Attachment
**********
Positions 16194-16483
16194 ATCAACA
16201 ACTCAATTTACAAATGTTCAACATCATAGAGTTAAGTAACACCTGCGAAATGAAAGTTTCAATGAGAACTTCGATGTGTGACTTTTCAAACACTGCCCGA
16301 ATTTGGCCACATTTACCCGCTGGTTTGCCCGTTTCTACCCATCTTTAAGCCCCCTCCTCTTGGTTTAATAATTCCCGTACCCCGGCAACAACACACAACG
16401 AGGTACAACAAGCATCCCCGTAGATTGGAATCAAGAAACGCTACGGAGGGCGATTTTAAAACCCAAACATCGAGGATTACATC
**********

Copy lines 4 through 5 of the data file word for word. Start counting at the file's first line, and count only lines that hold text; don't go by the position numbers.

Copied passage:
16301 ATTTGGCCACATTTACCCGCTGGTTTGCCCGTTTCTACCCATCTTTAAGCCCCCTCCTCTTGGTTTAATAATTCCCGTACCCCGGCAACAACACACAACG
16401 AGGTACAACAAGCATCCCCGTAGATTGGAATCAAGAAACGCTACGGAGGGCGATTTTAAAACCCAAACATCGAGGATTACATC